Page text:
top of page

Telling the Truth

Author and St. Barnabas parishioner, Louise Borden, has spent the last 33 years creating stories that feature ordinary people who do amazing things. A prolific children's book creative, Louise has published thirty-two books including some that have won awards or been translated into other languages.

In the beginning....

"I grew up in a house at the top of a steep street in Cincinnati, Ohio, the kind of street that is a big challenge when you are pedaling uphill on your bicycle. My two sisters and I used to ride our bikes down, down our street, and then to the local dime store to buy candy bars or meet up with our friends. But coming home, we had to pedal up our long hill. (This was before mountain bikes!) Pedaling slowly up my street may be where I learned perseverance, something all writers need when they are working alone at their desks.

"Some of the stories in my books are made up, and others are true. A few of my books are non-fiction biographies. All of my writing comes from within: I care deeply about the people, the places and the events that I write about. I hope that all my books celebrate what I think is important, and what I care about in life."

My first book Caps, Hats, Socks and Mittens is still being published after 30 years. It's a very simple text and it came out of my work with first graders. So that book started me on my road. And then I wrote another book and then another one, I wrote my first 7 books with


Stories that Inspire

On October 11 @ 7pm, the St. Barnabas book club will welcome Louise to share her journey in writing The Journey that Saved Curious George.

The true wartime escape of Margaret and H.A. Rey, who, in 1940, fled their Paris home as the German army advanced bicycling through Southern France with children’s book manuscripts among their few possessions. The Journey that Saved Curious George as well as an introduction to her other books will be the focus of this evening and we would love for anyone who wants to learn more to join us. RSVP here.

"My love for history as well as themes of escape and rescue are themes which run through my work. I write about people with integrity and courage and ordinary people who do amazing things."

My book Across the Blue Pacific is about my uncle, Ted Walker, whom I never knew. During World War II, he served as a young naval officer aboard a submarine, the USS Albacore, that was reported missing in action and Ted never returned home. So I wrote a fictional book about this from the point of view of the kid next door. Missing is such a small word for such a big thing. And for all these years my uncle was missing in action. In 2008, I was asked if I knew Clement O'Brien as he was on multiple war patrols with my uncle but not on the final fatal patrol. Both of these men served as officers on the Albacore and they plotted the firing of torpedoes. I was able to visit Clem in Upper Arlington in Columbus, where he told me countless stories and shared photos he had taken while aboard the submarine."

"In May of 2022, I got an email that the Albacore had been found by a Japanese professor off the coast of Japan in 800 feet of water. Months went by as the Navy had to make sure it was, in fact, the Albacore.They were able to identify it by the features on the submarine that Clem had told the Navy about before his death in 2015. At the Naval History and Heritage Command in Washington, DC, underwater archaeologists verified that the wreck was the Albacore and in February of 2023, the 85 families of the crew received an official letter from the Navy honoring the service and sacrifice of each sailor."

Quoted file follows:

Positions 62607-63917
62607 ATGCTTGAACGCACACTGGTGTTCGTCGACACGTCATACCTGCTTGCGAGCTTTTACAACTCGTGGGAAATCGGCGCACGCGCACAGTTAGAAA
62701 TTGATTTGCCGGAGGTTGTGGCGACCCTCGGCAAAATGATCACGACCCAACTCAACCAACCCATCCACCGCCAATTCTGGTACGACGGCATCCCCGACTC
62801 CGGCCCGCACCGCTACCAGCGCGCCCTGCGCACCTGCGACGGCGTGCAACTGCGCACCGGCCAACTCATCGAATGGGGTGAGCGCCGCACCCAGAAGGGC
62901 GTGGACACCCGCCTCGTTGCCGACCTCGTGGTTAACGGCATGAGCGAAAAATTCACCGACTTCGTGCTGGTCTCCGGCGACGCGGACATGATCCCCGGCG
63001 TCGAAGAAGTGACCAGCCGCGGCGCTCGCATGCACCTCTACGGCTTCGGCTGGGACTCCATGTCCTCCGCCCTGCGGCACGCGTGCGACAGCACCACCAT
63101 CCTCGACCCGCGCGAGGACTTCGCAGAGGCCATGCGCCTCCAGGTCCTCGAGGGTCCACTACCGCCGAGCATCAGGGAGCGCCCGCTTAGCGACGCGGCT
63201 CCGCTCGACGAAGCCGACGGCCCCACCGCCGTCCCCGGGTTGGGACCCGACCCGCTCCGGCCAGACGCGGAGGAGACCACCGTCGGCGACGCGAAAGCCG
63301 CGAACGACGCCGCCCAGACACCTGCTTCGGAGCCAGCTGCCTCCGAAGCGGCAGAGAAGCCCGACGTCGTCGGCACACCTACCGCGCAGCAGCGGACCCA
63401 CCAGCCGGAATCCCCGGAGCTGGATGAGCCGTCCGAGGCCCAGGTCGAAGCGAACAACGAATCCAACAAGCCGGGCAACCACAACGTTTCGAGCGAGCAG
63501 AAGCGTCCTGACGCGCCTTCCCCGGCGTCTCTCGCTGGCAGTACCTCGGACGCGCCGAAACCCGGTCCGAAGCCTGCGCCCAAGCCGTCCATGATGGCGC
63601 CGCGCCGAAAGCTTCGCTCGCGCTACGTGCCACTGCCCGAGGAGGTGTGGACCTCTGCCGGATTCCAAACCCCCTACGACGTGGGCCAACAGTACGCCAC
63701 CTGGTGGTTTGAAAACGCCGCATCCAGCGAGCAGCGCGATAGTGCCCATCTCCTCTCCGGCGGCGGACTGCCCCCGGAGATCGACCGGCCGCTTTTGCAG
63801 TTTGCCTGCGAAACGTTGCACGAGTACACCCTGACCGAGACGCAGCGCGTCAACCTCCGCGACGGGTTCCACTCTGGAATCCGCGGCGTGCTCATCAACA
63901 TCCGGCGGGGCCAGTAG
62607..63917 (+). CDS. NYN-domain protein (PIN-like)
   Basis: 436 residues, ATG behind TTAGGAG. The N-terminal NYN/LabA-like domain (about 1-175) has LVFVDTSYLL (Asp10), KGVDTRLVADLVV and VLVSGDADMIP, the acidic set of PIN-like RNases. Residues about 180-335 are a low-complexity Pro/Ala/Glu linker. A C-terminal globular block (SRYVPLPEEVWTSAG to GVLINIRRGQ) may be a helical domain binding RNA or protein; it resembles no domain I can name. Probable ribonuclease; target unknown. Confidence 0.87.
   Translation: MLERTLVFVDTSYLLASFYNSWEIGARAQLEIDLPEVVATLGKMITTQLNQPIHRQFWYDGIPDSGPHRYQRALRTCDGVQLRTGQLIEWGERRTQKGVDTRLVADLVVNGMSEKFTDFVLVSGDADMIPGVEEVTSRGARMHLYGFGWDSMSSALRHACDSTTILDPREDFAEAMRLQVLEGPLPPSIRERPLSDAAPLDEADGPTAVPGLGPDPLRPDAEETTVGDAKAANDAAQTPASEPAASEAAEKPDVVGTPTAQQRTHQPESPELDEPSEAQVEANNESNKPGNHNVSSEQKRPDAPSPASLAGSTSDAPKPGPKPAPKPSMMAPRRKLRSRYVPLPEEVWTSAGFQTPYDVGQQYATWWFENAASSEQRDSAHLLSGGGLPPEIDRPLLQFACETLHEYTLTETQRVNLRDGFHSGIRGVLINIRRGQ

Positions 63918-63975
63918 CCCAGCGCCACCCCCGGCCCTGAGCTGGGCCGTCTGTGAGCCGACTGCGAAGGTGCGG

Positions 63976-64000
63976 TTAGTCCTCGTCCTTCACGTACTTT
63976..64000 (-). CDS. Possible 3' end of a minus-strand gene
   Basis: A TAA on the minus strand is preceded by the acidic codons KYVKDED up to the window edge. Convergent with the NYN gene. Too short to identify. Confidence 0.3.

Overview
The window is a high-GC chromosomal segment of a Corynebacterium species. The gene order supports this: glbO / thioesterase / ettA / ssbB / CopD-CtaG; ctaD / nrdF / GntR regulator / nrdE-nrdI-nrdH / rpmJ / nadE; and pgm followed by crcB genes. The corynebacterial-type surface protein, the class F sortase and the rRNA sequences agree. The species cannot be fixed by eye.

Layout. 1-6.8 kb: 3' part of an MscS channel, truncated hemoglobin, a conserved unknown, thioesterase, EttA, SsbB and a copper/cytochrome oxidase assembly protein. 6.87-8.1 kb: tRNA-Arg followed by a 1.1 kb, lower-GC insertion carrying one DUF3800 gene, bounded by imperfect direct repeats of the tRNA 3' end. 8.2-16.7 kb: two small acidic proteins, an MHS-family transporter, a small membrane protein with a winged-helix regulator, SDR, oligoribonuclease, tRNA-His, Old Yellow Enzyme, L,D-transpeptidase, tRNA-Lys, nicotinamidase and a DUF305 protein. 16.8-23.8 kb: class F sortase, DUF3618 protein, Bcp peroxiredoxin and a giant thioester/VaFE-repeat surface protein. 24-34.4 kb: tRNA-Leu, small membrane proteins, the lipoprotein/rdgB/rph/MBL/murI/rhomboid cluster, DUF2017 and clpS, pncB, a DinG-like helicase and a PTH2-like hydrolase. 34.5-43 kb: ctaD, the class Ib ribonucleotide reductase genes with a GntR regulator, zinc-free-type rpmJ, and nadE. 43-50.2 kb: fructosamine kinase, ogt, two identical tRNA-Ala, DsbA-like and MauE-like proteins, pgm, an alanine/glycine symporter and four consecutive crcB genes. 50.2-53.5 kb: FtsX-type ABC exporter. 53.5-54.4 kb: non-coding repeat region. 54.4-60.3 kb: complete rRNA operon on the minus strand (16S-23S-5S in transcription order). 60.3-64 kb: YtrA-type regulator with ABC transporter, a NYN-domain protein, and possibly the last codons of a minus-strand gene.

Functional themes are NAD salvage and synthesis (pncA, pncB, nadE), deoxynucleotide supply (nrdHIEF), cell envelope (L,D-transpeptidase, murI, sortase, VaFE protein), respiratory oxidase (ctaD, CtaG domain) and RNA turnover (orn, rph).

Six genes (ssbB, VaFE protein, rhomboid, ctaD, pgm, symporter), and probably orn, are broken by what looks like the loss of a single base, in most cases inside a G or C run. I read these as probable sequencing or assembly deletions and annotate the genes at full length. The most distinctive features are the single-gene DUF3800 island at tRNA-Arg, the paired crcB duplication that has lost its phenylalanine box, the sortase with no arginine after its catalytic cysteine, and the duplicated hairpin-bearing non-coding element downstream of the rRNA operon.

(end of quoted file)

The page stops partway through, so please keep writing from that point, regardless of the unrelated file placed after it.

That week, our own Reverend Jane Gerdsen said a prayer for the men of the Albacore during the Tuesday Bible Study group in the sanctuary of St. Barnabas. The U.S. Navy held three memorial services for the Albacore families, including one on September 16 in Groton, CT - attended not only by Louise and Pete Borden, but also by Commander Bradley Boyd, the son of St. Barnabas members Mary Ann And Hank Boyd.

Courageous Story-telling

"Keeping the heart of the book with you as you type each word and each page keeps me focused. Telling the truth is a composition, the music of your words showing the drama or the inspiration or the tragic ending through voice."

"I receive many letters from children who have read my books and one second grader wrote, "How can you hear the sad ideas and not cry?”. Because, each of my stories are filled with perseverance, courage and integrity, which gives us a reason to hope."

"When I write, I have to believe in myself and my words as a creative person. – always.

Each time I sit down to write a book, explore new ideas or speak to a room of 500 children, I say, 'God, give me the energy and courage to articulate my story to inspire these children.'"

Telling the truth is never easy but it is Louise's passion and we are so glad that she has chosen to share it with all of us.

Telling the Truth

You have to care about the truth to tell it

Finding the truth may take you on distant travels

To search for the pictures

You’ll give to your reader

Through words

Telling the Truth

Gathering with your writer’s net

The best details to draw the reader in -

a younger reader and an older reader

because the truth is for all of us.

~ Louise Borden

To learn more about Louise please visit her website:

bottom of page